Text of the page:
Moussa Diarra was diagnosed with Graves’ disease in 2022. As a professional footballer, he really struggled with the symptoms and how it affected his career. He’s sharing his story to let others know they are not alone and to encourage them to open up to those around them about what they are going through.

What were your symptoms?

I’ve been playing football at a professional level for more than 10 years. I started experiencing symptoms during the pre-season in the summer of 2022 when I was playing for Barnet FC. This is a physically difficult time as it is. But I was feeling more tired than usual during and after training. I lost a lot of strength and couldn’t lift the same amount of weight. I then started to struggle with my breathing, having to take regular breaks to catch my breath. 

Within a week or so of symptoms starting, I couldn’t sleep at night and it felt like my heart was pounding fast, even when I was just lying down. I kept going to training, but I was exhausted before we even started. I would get home and go straight to bed for the rest of the day and night. I also lost a lot of weight - 12 kilos in six weeks. Within a few weeks, my body was aching, and I felt so weak that it was a struggle to even walk up or down the stairs. My eyes were also affected. My vision became blurred on and off.

Somehow, I pushed through pre-season but didn't make it through the first game of the season, as I felt so weak and couldn’t catch my breath. I lay down on the pitch until the medical team took me out. 

How was your condition picked up?

At the start, everyone thought it was normal pre-season exhaustion. But I knew it wasn’t normal. Some people suggested it could be a vitamin deficiency or long Covid. I went to the hospital one day after training and the initial blood tests were normal, but they didn’t test my thyroid function.

When I wasn’t able to make it through the first game, and with the amount of weight that I had lost, the football club arranged for more tests. This showed a problem with my thyroid levels and I was referred to an endocrinologist who did more tests and diagnosed Graves’ disease.

It was about six weeks between symptoms starting and diagnosis, which was a really scary time, but I am grateful to have had quick access to specialists. 

Did you know much about thyroid disorders before this?

No. I received the diagnosis from the doctor at the football club just before training one morning. I had never heard of Graves’ disease and knew nothing about thyroid function, but it sounded really scary, especially with how much the symptoms were affecting me. I started doing research straight away, and also learned more from the doctors.

What treatment have you undergone and how do you feel now? 

I was prescribed propranolol to deal with some of the immediate symptoms, like rapid heartbeat. I was put on a block and replace treatment plan, taking carbimazole and levothyroxine. It took a few months, and regular blood tests, to get the dosage right. I was also really careful with my diet, avoiding sugar, processed and refined food. I was initially told I would need surgery to remove my thyroid, which I wouldn’t do. Within a year of medication, my thyroid levels returned to normal and I’m now in remission. I am back on the pitch, playing regularly, and feeling stronger than ever.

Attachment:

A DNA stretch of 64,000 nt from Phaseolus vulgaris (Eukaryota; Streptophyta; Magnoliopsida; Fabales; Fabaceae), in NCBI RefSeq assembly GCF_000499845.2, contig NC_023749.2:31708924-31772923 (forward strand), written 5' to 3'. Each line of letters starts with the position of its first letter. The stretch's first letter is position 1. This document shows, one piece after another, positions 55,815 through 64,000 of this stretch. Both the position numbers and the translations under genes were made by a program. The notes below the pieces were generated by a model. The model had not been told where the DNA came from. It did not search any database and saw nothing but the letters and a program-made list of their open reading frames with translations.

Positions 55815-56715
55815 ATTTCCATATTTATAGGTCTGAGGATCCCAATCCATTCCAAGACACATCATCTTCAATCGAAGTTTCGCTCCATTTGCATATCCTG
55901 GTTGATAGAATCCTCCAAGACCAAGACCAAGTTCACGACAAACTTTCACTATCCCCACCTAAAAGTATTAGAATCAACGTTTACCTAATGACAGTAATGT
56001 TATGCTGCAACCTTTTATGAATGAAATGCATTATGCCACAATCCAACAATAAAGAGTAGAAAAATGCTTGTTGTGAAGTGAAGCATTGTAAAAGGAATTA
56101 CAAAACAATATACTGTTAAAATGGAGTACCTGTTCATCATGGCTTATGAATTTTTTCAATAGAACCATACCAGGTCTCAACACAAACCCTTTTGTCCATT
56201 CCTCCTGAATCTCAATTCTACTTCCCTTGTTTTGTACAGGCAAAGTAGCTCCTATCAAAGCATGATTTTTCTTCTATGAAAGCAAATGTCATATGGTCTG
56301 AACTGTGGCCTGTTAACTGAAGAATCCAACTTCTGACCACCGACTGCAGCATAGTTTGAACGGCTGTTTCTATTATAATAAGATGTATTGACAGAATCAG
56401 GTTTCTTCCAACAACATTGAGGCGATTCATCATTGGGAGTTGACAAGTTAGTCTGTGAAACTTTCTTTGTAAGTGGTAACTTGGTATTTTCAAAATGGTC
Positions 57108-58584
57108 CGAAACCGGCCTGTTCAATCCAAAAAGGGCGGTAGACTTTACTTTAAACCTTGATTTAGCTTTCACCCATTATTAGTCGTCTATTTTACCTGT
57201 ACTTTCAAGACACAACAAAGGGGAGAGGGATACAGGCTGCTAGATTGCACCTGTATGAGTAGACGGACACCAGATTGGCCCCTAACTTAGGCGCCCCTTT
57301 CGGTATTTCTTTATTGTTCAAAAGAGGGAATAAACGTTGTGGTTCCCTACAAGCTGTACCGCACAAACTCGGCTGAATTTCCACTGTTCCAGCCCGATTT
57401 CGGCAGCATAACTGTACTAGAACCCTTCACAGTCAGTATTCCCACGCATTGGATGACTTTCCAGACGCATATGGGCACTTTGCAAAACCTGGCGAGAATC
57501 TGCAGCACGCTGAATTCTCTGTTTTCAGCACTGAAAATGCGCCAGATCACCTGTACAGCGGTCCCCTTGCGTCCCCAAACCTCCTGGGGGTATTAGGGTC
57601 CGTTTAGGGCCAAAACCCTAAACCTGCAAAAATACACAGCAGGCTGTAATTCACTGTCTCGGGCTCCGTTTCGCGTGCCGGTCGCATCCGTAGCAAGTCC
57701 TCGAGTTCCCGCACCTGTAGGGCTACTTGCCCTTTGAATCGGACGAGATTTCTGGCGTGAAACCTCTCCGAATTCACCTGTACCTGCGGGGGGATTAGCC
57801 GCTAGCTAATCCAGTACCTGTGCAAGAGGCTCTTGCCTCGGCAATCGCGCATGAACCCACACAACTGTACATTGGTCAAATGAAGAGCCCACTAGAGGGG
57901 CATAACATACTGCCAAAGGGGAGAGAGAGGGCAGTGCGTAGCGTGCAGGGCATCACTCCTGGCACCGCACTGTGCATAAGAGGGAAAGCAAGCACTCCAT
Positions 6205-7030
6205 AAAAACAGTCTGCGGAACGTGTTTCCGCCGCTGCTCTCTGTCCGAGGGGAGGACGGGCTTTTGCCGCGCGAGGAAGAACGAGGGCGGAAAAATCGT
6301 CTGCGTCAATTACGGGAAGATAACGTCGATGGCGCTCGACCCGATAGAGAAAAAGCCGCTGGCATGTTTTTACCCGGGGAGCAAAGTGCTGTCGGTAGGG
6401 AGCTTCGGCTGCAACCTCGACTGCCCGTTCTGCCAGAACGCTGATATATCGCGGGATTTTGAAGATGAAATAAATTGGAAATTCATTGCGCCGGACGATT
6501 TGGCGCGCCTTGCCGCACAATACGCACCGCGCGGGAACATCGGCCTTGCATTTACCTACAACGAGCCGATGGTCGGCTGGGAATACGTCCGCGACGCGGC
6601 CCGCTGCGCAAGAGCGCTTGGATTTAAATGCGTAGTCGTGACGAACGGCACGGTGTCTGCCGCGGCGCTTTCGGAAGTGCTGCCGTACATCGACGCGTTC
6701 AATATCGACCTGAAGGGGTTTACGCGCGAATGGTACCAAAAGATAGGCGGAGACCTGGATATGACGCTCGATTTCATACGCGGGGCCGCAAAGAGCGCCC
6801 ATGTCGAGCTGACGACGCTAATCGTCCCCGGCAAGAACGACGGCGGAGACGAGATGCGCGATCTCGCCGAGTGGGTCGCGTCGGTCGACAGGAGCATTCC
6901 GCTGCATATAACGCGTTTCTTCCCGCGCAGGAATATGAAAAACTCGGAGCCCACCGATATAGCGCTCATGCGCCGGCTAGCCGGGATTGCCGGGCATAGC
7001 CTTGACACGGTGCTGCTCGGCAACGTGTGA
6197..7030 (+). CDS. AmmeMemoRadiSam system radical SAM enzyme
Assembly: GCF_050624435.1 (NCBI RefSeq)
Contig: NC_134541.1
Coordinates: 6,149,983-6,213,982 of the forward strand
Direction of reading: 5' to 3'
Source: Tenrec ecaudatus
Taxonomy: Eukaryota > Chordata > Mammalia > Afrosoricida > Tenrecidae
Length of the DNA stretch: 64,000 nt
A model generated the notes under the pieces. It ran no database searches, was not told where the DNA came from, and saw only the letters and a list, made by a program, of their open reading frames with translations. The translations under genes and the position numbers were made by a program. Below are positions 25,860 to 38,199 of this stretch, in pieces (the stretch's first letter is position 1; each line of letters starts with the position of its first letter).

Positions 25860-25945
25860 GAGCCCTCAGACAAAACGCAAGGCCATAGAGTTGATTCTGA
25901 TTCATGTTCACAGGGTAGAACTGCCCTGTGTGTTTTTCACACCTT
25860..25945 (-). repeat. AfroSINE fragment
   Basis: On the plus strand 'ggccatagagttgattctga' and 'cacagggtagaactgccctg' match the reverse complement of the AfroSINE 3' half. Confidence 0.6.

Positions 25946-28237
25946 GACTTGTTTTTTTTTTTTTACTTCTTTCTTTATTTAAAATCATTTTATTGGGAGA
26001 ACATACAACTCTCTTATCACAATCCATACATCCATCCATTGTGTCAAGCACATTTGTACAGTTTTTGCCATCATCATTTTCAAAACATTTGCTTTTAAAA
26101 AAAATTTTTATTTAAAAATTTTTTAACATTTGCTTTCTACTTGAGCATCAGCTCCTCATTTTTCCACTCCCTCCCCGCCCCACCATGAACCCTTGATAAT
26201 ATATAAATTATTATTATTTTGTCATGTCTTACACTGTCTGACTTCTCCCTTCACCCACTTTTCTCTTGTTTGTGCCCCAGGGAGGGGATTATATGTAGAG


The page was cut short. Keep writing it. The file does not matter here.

What part of your diagnosis and treatment have you found especially difficult?

The medication had side effects. I especially struggled during the first few weeks of the treatment. I felt lethargic and the medication seemed to affect my mood. The whole journey from symptoms to diagnosis to treatment had a big effect on me physically and mentally.

As a professional athlete, I really struggled with the possibility that I might not feel better and that my career could be over. Football has been my passion, and my body has been my living since I was very young. It really hurt to think that it could be over because of something out of my control, and, for the first time, I seriously had to contemplate life after football. I wasn’t able to play for most of the season, but as I started to feel better, I was determined to build my fitness back. 

Was there anything that particularly helped you understand more about your condition or to feel better supported?

My endocrinologist was reassuring and good at explaining things. I also did a lot of research online to better understand the condition. One thing that helped was hearing or reading other people’s stories, including those on the British Thyroid Foundation website. It was comforting to know that other people have gone through this and come out the other side. But I struggled to find information, or stories, from athletes that could offer some reassurance. Not many people knew what I was going through at the time, as I didn’t want to worry everyone and it felt like people didn’t understand what I was battling. I am fortunate to have a supportive partner who helped me through it, as well as support from family and friends.

Is there anything you would like to say to others who may be on a similar journey?

Everything can feel really overwhelming at first. It can be a long journey to feeling better, but there is light at the end of the tunnel. I’d also advise others to be more open than I was about what they are experiencing and how they are feeling. It can be difficult for people to understand what you are going through, but they can still be there for you.

More information

Living with hyperthyroidism 

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